September is Childhood Cancer Awareness Month. You may ask yourself, “What does that mean to me?” Well last year, I would have asked myself the same question…until my daughter, Cadia, was diagnosed with B-cell Acute Lymphoblastic Leukemia at the age of 9 in August of 2016. Canc
CANCER – it’s such a scary word for both children and adults. In the U.S., 15,780 children under the age of 21 are diagnosed with cancer every year. When she had complained about knee and leg pain we thought it was growing pains and our doctor thought so as well. But when it had her crying every night and wouldn’t stop, we knew something was wrong and a blood test confirmed it. Other signs are bloody noses and lots of bruising, but she had none of that. We had to have her admitted to the hospital the next morning. My husband and I did our best to put on a brave front so that we would not scare her or her twin sister but we were scared ourselves.
We told her we had to take her to the hospital for tests and we were told she would have to be there for at least ten days. She was scared, she had never had to be in the hospital for anything so she did not know what to expect. But the nurses and child life specialists at Helen DeVos Children’s Hospital were great with her. After ten days she came home and we started to try and adjust to a new norm with clinic and treatments and hospital stays and medications that would be necessary over the next two years.
But Cadia’s case was not normal. She developed a reaction to one of the chemo drugs. Two weeks after we went home, we had to bring her back to the hospital, and there we stayed from September to the end of December. She had developed severe pancreatitis and spent one month in pediatric intensive care, mostly under sedation. It was touch and go for awhile, but she made it through. After awhile she was sent to Mary Free Bed to learn to walk and move again after being bedridden for so long. But she was still very sick, so she was sent back to HDVCH where they continued to monitor her pancreatitis. She finally came home a few days after Christmas. At this point, she had lost her hair, had two drains for pancreatic fluid and a backpack for feeding because she could not eat. In February she had surgery for the pancreatitis and was in the hospital for another month.
She missed a lot of school but went when she was feeling well enough to go and she had an extraordinary teacher who would come and visit and go over some schoolwork with her. She had a lot of friends and family who came to visit and we had an overwhelming amount of support from her previous school and her current school, as well as our church family. And we have also made friends with several families in the hospital whose children are fighting the same battle, some who have won and some who, sadly, have lost.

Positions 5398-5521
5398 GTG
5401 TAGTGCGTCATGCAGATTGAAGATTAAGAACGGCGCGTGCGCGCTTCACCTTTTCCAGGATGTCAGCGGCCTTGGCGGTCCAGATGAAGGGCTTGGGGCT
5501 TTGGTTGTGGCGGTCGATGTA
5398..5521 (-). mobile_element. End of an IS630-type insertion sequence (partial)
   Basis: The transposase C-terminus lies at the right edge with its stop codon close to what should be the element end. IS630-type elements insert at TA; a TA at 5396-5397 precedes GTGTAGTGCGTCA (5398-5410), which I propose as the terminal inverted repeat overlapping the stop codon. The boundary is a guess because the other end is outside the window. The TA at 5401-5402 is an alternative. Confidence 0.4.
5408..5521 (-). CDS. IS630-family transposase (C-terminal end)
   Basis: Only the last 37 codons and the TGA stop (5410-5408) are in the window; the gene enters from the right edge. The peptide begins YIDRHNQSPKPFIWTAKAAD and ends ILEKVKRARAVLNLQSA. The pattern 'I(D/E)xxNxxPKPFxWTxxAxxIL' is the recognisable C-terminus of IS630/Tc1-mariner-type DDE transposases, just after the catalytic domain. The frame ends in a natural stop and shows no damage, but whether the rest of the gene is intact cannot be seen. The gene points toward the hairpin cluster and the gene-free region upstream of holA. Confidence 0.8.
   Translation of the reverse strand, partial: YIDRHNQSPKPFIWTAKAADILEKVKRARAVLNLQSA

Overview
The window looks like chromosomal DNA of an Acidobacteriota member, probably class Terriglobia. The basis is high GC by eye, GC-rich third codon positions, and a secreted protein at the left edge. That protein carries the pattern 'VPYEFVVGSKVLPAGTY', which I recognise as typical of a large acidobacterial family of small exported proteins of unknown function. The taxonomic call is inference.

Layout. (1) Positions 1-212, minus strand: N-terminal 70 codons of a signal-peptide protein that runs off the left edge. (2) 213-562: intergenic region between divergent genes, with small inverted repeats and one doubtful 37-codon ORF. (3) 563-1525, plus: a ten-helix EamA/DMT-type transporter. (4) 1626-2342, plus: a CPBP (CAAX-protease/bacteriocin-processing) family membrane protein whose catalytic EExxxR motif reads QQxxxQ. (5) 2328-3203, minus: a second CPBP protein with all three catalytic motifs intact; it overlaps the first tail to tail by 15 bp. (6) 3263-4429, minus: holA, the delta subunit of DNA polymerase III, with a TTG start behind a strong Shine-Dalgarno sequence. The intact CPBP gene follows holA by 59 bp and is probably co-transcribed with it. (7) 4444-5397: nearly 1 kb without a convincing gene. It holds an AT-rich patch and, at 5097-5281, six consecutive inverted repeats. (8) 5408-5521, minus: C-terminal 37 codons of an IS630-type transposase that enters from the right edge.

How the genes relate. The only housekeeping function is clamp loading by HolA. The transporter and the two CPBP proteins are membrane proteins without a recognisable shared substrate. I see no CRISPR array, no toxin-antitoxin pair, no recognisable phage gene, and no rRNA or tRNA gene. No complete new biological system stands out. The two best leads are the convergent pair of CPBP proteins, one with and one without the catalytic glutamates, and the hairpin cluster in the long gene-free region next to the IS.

Cadia has shown a tremendous amount of strength and courage through this and her twin sister, Carmen, has been right there by her side. She still has a long road of treatment ahead of her, but we are hoping the worst is behind us. We are excited for her to be able to start 6th grade with her sister and be able to get back to a normal childhood again.
So, this has been a roller coaster ride up to this point. And I am sure there will be lots more dips and loops as she continues treatment for the next few years. But we are in a much better place than we were a year ago. Our family now knows what Childhood Cancer Awareness Month means to us – it means strength and support, it means love and courage, it means laughter and tears and it means friends and family.
September is Childhood Cancer Awareness Month – attend a fundraiser, make a donation, wear a ribbon or simply say a prayer. For more information on how you can raise awareness go to https://www.acco.org. Because kids can’t fight cancer alone.
Septiembre es el mes de concientización sobre el cáncer infantil. Usted puede preguntarse, “¿Qué significa eso para mí?” Bueno el año pasado, me hubiera hecho la misma pregunta … hasta que mi hija, CADIA, fue diagnosticada con leucemia linfoblástica aguda de células B a la edad de 9 años en Agosto de 2016.
Cáncer – es una palabra tan aterradora para niños y adultos. En los Estados Unidos, 15,780 niños menores de 21 años son diagnosticados con cáncer cada año. Cuando se quejó de dolor en la rodilla y en la pierna, era un dolor creciente y nuestro médico también lo pensó. Pero cuando lloraba cada noche y no paraba, supimos que algo estaba mal y un análisis de sangre lo confirmó. Otros signos son narices sangrientas y muchos moretones, pero ella no tenía nada de eso. Tuvimos que tenerla ingresada al hospital a la mañana siguiente. Mi marido y yo hicimos todo lo posible para ser valientes, y no asustar a ella o su hermana gemela .
CADIA ha mostrado una tremenda cantidad de fuerza y coraje a través de esto y su hermana gemela, Carmen, ha estado justo a su lado. Ella todavía tiene un largo camino de tratamiento por delante, pero esperamos que lo peor está detrás de nosotros. Estamos entusiasmados por ella para poder empezar el sexto grado con su hermana y poder volver a una niñez normal.
Así que esto ha sido como un viaje de montaña rusa , y altibajos, como ella continúa el tratamiento para los próximos años. Pero estamos en un lugar mucho mejor que hace un año. Nuestra familia ahora sabe qué significa para nosotros el mes de la concientización sobre el cáncer infantil – significa fuerza y apoyo, significa amor y coraje, significa risas y lágrimas y significa amigos y familia.
Septiembre es mes de concientización sobre el cáncer infantil – asista a un evento de recaudación de fondos, haga una donación, use un listón o simplemente decir una oración. Para obtener más información sobre cómo puede aumentar la conciencia, visite https://www.ACCO.org. Porque los niños no pueden luchar solos contra el cáncer.